FOXBORO — When it comes to team-building, Bill Belichick and the Patriots are nothing if not consistent.
New England selected 12 players in this year’s draft, addressing a wide variety of needs. But six of the dozen draftees share a common theme — they all went to schools that had coaches who have deep roots in the Belichick program. Cornerback Devin McCourty (Rutgers), defensive end/linebacker Jermaine Cunningham, linebacker Brandon Spikes and tight end Aaron Hernandez (Florida), offensive lineman Ted Larson (North Carolina State) and defensive lineman Brandon Deadrick (Alabama) are all products of school’s where a trusted Belichick confidant is in place.
Greg Schiano at Rutgers. Urban Meyer at Florida. Tom O’Brien at North Carolina State and Nick Saban at Alabama. When in doubt, keep it in the family. It’s been a philosophy the Patriots have adhered to for several years — between 2002 and 2005, seven of the 31 players the Patriots drafted came from schools where a former Belichick assistant or confidant was in charge.
It doesn’t always work — the Patriots brought in a half-dozen Florida products back in 2006, and four years later, none of them remain on the roster. (In fact, some, like Chad Jackson, flamed out in spectacular fashion.) But when the rookies from one of those schools arrive in Foxboro for minicamp, the program seems remarkably familiar, and the monumental transition from college to the pro game is made that much easier because there’s a consistency in place that might not exist with another team. Chances are, they’ve already interacted with Belichick — he speaks on those campuses all the time, and frequently has an opportunity to gauge their character in a way other coaches don’t. And he knows his comrades wouldn’t steer him wrong on a player.
And he knows those coaches have put their players through what might best be described as a starter version of his system during their collegiate careers.
“I know a lot of the times we did things the way they do in New England; we did things like that in Florida,” Spikes said. “Seeing the success that we had with the guys that we had with us, I pretty much know what to expect, I think, right now.”
“Belichick and I already have somewhat of a relationship because he’s so close with Coach [Urban] Meyer and he was at our practices,” Hernandez said Saturday. “I’ve known Belichick for a while now, so I felt comfortable around him when I went there to see him at the combine.”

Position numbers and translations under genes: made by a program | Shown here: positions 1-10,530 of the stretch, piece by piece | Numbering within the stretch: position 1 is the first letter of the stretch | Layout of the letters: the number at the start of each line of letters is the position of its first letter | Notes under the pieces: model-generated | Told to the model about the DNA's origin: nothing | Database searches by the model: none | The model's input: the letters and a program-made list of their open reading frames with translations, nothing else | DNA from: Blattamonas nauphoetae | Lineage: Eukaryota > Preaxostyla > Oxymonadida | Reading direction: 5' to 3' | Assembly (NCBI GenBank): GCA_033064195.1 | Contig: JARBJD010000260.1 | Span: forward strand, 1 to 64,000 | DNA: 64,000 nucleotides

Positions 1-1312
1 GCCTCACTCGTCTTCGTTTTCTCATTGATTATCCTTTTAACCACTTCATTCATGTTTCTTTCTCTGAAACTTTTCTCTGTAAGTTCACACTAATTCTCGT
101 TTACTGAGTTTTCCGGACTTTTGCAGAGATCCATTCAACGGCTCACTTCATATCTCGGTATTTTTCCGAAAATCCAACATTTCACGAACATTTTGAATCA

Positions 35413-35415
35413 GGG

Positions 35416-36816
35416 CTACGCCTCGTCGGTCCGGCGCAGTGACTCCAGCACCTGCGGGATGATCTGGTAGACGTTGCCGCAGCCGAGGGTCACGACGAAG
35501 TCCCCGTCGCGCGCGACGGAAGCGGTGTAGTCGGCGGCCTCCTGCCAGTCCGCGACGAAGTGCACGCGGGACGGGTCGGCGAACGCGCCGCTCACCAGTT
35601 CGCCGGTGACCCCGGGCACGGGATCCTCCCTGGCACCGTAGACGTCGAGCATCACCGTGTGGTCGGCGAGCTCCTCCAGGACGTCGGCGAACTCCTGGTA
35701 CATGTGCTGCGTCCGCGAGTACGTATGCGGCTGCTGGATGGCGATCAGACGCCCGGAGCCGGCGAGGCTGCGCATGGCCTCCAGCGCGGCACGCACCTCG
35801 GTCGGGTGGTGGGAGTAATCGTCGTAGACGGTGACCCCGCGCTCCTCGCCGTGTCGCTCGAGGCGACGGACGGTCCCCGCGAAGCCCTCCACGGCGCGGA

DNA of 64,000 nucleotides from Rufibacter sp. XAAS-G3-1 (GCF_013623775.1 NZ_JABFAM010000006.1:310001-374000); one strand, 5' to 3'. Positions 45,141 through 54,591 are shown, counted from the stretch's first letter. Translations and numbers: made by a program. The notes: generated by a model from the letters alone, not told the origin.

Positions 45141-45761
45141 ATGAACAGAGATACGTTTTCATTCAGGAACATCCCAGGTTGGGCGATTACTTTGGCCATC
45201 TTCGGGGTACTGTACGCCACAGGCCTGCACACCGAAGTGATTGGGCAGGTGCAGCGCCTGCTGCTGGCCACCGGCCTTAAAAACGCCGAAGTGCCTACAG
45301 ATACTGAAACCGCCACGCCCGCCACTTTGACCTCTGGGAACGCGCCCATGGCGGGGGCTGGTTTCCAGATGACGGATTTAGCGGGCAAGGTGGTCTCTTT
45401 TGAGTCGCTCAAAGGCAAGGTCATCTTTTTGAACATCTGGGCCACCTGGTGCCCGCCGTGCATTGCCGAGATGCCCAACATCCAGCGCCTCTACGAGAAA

“It’s basically the same defense,” Deaderick told reporters Saturday who asked about the difference between Alabama and New England. “They have the same terminology, the same lingo, so it’s going to help me out a lot.”
Here’s a Patriots-centric look at four other things we learned from this year’s NFL draft:
WHEN IT COMES TO ADDRESSING THE PASS RUSH, THE PATRIOTS HAVE STILL LEFT THEMSELVES OPEN FOR CRITICISM
We are only halfway through the offseason, but the two major team-building exercises — the draft and first rush of free agency — have pretty much come and gone and the Patriots have done little to address the pass-rushing woes that plagued them on so many occasions last year. New England was 23rd in the league last season with 31 sacks, and had just one player with more than five sacks (Tully Banta-Cain with 9½).
This past weekend, they added one legit pass rusher in Cunningham, who had 18½ sacks as a collegian at Florida and will likely figure into the mix as an outside linebacker in New England. With the re-signing of outside linebacker Banta-Cain, the Patriots did keep their best pass rusher on the roster, but they still haven’t made any other impactful personnel moves to address their most glaring defensive weakness last season.
Two things to keep in mind here: One, since being taken in 2008, outside linebacker Shawn Crable has yet to see the field. The team might feel that Crable has reached a point in his development where he’s healthy, and could be that edge rusher that the Patriots so desperately need. If he is, you could him with someone (Cunningham?) to provide sustained pressure from the outside.
Two, there’s plenty of time between now and the start of training camp, which means there’s plenty of time to make a move — a trade or pickup off the waiver wire always remains a possibility. Remember when New England was struggling against the run, and picked up Ted Washington on the eve of the 2003 season? While those kinds of deals are few and far between, they do exist, and New England has pulled them off in the past.
“There’s a long time before we play a game,” Belichick said Friday when asked about not emphasizing the pass rush, “so we’ll see where things are at that point in time.”
NO MATTER THE YEAR, THE PATRIOTS WILL ALWAYS TAKE A DEVELOPMENTAL QUARTERBACK IN THE LATE ROUNDS OR AS AN UNDRAFTED FREE AGENT
Brian Hoyer (undrafted free agent, 2009), Corey Bramlett (undrafted free agent, 2006), Matt Cassel (seventh round, 2005), Kliff Kingsbury (sixth round, 2003), Major Applewhite (undrafted free agent, 2002) and Tom Brady (sixth round, 2000). All were late-round "developmental" quarterbacks picked up by the Patriots in the Belichick Era.